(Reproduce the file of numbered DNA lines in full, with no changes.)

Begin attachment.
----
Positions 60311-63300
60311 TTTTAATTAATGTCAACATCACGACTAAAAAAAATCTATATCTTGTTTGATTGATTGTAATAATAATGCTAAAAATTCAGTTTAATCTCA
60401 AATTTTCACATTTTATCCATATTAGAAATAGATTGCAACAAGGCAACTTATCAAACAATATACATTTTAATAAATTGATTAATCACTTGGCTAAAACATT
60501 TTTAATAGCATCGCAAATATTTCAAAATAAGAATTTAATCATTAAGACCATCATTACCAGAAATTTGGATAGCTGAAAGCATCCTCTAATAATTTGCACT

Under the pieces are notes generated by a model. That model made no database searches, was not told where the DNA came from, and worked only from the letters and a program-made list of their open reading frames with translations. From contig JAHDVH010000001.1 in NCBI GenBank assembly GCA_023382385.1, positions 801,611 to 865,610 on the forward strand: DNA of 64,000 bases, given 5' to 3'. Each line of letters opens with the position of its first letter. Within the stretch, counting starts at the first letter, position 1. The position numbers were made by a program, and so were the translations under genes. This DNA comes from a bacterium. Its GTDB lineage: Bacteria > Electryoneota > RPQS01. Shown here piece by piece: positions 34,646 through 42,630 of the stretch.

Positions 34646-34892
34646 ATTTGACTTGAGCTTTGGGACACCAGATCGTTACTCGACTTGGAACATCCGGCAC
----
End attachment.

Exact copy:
Positions 60311-63300
60311 TTTTAATTAATGTCAACATCACGACTAAAAAAAATCTATATCTTGTTTGATTGATTGTAATAATAATGCTAAAAATTCAGTTTAATCTCA
60401 AATTTTCACATTTTATCCATATTAGAAATAGATTGCAACAAGGCAACTTATCAAACAATATACATTTTAATAAATTGATTAATCACTTGGCTAAAACATT
60501 TTTAATAGCATCGCAAATATTTCAAAATAAGAATTTAATCATTAAGACCATCATTACCAGAAATTTGGATAGCTGAAAGCATCCTCTAATAATTTGCACT

Under the pieces are notes generated by a model. That model made no database searches, was not told where the DNA came from, and worked only from the letters and a program-made list of their open reading frames with translations. From contig JAHDVH010000001.1 in NCBI GenBank assembly GCA_023382385.1, positions 801,611 to 865,610 on the forward strand: DNA of 64,000 bases, given 5' to 3'. Each line of letters opens with the position of its first letter. Within the stretch, counting starts at the first letter, position 1. The position numbers were made by a program, and so were the translations under genes. This DNA comes from a bacterium. Its GTDB lineage: Bacteria > Electryoneota > RPQS01. Shown here piece by piece: positions 34,646 through 42,630 of the stretch.

Positions 34646-34892
34646 ATTTGACTTGAGCTTTGGGACACCAGATCGTTACTCGACTTGGAACATCCGGCAC